Rare Mongolian Antelope in Danger of Extinction
As traffic continues to build in parts of western Mongolia, conservationists grow increasingly weary of the potential consequences it may have for the saiga, a rare species of antelope.
"As we get more and more traffic through the corridor, it would potentially discourage the saiga from using it," Kim Murray Berger, an ecologist with the Wildlife Conservation Society, said.
Berger said that increased traffic could lead to the reproductive isolation of the species, reducing its genetic diversity.
The saiga is recognizable by its unusually large trunk-like nose, which is known to warm its air during the winter while filtering dust in the summer. The breed is under the threat of poaching because male saigas carry horns that are valuable in Chinese traditional medicine.
The population of saigas in the Soviet Union, where they face added danger from herders for good grazing area, has dropped to around 5,000.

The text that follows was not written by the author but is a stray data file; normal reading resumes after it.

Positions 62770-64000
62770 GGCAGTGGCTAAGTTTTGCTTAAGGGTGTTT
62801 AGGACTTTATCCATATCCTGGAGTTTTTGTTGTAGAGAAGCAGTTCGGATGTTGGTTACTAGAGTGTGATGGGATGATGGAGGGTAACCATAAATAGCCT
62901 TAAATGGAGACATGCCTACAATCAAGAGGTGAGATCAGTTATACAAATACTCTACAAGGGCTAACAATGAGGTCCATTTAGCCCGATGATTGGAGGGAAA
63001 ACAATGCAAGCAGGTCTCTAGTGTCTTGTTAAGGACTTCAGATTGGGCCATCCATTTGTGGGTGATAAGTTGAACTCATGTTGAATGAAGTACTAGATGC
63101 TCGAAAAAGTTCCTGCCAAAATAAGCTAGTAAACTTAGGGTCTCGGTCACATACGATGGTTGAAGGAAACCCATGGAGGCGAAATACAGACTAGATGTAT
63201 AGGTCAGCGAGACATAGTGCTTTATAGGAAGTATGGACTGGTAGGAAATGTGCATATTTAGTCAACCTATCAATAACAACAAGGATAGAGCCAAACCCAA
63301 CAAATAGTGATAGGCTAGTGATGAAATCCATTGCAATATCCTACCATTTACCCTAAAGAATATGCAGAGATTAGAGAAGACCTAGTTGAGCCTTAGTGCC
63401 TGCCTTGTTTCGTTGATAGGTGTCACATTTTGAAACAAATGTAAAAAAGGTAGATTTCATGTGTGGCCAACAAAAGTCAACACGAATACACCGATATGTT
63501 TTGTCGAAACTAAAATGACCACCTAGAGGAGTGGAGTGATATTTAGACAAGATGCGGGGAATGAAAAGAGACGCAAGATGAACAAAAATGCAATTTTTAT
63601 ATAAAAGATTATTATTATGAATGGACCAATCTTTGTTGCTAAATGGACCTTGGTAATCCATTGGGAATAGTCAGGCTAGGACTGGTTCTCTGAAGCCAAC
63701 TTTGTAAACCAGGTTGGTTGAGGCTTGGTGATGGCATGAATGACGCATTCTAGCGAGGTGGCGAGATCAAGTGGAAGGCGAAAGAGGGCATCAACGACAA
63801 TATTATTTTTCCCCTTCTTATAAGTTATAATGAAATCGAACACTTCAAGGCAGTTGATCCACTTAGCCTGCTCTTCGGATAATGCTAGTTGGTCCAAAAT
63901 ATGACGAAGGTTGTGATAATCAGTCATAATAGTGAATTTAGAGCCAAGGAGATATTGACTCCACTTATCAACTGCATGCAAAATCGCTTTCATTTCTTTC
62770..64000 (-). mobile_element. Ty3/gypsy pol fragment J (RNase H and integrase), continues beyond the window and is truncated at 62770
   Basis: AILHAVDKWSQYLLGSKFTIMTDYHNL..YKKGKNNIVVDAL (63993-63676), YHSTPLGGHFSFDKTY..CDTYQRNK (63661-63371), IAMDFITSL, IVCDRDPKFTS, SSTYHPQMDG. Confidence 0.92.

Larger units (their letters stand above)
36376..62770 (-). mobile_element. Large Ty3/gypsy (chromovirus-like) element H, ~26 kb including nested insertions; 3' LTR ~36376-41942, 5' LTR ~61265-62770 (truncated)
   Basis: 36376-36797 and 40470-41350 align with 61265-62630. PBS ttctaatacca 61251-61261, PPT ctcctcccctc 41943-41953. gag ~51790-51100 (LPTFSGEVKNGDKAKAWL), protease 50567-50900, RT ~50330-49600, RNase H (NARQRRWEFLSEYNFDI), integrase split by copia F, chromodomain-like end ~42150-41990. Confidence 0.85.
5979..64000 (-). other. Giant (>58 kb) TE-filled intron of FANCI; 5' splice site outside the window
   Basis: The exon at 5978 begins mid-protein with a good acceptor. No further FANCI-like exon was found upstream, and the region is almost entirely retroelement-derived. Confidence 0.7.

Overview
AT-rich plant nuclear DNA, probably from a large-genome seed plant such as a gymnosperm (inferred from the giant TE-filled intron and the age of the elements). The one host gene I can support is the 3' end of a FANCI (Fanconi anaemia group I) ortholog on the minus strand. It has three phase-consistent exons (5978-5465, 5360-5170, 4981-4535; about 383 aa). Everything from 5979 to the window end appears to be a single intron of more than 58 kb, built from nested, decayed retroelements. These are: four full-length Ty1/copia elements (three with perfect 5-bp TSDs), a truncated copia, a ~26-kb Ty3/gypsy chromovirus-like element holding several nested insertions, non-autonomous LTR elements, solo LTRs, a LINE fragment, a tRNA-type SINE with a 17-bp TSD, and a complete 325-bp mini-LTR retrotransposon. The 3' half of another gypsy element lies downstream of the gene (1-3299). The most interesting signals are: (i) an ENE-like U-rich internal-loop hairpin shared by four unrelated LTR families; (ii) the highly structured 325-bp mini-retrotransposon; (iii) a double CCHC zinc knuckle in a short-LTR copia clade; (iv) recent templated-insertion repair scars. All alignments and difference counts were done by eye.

The World Wide Fund for Nature has implemented anti-poaching methods, but has been unable to cover the entire saiga range in Mongolia.
In 2006, Berger, along with colleagues and researchers from the Mongolian Academy of Sciences rigged GPS collars on adult female saigas in the area to study its frequent travel routes. They found that they routinely passed along a 3-mile-wide corridor through a narrow valley.
The saiga population has drastically dropped from approximately 1 million in the 1980s to almost 50,000 in its range, which includes Mongolia, Uzbekistan, Turkmenistan, Kazakhstan and the Russian Republic of Kalmykia.
The remaining population faces added threats of disease outbreaks or icy winter conditions that could potentially drive the endemic subspecies to extinction.
Berger said she hoped the study would spark the interest of authorities to consider the saiga during future planning of developments in the area.
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